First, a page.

Saving Money Online Selling & Trading Sports Cards

Since I began collecting baseball and football cards as a kid in the late 1980’s I’ve been trading and selling them. There’s a common misconception that floats throughout the hobby that people selling their cards are shysters and are only in it for the money. False…for the most part.

While there are people out there only trying to make a buck, most collectors selling cards use that money to reinvest in the hobby. One of my biggest pet peeves is reading that people selling cards are “bad for the hobby.” That’s ludicrous. First of all, money is exchanging hands which is good. Second, much of the money a seller gets by selling cards goes right back into the hobby. That’s great for the hobby.

Since I’ve been more actively selling and trading over the past few years I’m always seeking ways to save. Whether it be buying bubble mailers in bulk on eBay, used too loaders, tips on saving postage, and fees.


If you plan on selling and trading more than once in a while, invest on supplies in bulk. Penny sleeves, top loaders, and mailers can be found for pennies (or fractions of a penny) on eBay. I buy used top loaders via flat rate box and try to find them for about $0.04 per loader. Penny sleeves can be found in bulk many places on the cheap, as well as all sizes of bubble mailers.


Just recently I discovered PayPal Shipping for non-eBay transactions. This covers my Sportlots sales as well as trades. If you walk into the post office with a standard bubble mailer it will cost you $3.50. On PayPal – $2.66. That’s a huge savings no matter how many transactions. Paypal doesn’t advertise this well. The link is . When you start shipping cards in excess of 1,000 cards, flat rate boxes is the way to go. Again, use PayPal to save. Then there are the 400 and 500 count boxes. A filled 500-count box will run you about $11.00. Fortunately, Jenny blogged about flat rate envelopes for $7.25 that will fit a 500-count box. That tip is going to save me $4 on many trades. My post office doesn’t stock them, so I placed an order on the USPS website.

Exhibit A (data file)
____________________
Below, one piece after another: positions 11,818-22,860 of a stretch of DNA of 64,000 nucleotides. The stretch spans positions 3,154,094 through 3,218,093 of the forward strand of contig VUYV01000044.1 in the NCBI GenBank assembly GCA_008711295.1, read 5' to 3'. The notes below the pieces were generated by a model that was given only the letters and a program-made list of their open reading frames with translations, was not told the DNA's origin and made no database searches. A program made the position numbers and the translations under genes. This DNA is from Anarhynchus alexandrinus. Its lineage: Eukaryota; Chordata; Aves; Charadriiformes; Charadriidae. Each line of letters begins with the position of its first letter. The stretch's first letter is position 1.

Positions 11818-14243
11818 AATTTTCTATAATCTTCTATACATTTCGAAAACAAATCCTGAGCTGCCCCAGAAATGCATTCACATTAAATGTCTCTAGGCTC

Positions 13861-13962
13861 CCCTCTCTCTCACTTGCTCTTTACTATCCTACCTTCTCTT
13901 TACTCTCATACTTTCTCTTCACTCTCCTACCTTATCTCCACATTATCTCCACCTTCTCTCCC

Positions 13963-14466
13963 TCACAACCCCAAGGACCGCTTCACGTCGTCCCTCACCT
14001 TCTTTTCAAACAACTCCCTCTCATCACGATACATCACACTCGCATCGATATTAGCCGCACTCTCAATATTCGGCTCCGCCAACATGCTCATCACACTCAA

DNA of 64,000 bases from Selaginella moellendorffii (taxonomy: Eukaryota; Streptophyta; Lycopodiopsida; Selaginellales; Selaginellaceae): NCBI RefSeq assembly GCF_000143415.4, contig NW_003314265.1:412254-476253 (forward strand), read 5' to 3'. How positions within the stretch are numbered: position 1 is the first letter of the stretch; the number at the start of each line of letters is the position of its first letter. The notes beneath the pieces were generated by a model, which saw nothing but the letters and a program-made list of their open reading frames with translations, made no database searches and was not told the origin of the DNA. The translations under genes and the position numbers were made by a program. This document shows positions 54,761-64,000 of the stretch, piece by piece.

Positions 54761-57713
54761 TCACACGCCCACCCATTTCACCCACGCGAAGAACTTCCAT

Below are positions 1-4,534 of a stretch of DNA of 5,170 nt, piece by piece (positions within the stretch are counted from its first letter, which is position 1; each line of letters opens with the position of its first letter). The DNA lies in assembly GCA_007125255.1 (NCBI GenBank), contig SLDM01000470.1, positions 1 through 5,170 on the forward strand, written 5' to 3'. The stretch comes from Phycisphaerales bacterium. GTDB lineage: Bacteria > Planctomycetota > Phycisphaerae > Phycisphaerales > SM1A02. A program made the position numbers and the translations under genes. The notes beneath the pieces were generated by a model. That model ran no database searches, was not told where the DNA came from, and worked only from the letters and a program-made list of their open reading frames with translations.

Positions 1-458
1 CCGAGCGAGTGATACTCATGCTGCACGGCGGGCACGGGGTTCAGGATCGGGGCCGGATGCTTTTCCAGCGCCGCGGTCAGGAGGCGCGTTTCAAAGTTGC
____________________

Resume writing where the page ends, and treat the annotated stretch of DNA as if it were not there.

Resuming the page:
The reason I posted this blog was a change I made this week on PayPal. I’ve read about micro payments in the past, but PayPal doesn’t advertise this service well. And for good reason, because they are making a lot more money on their standard fee structure.

If most of your PayPal transactions are under $10, then micro payments are the way to go. Recently I upgraded my eBay store to list many of my cards at $2 and $3. I’ve been selling many cards for $1.99 with free shipping (in a plain white envelope). Under the standard fee structure it was $0.37. With micro payments it’s only $0.18. You can only have it one way. If you sign up for micro payments all transactions fall under the 5% fee plus $0.05 per transaction as opposed to the 2.9% plus $0.30 per transaction. This means the break even point on the fee structure is $11.75.

I have found these tips to be very useful in saving money. And money saved means more money to spend on Cubs cards. Now who wants to put these tips to practice and trade me some Cubs cards?

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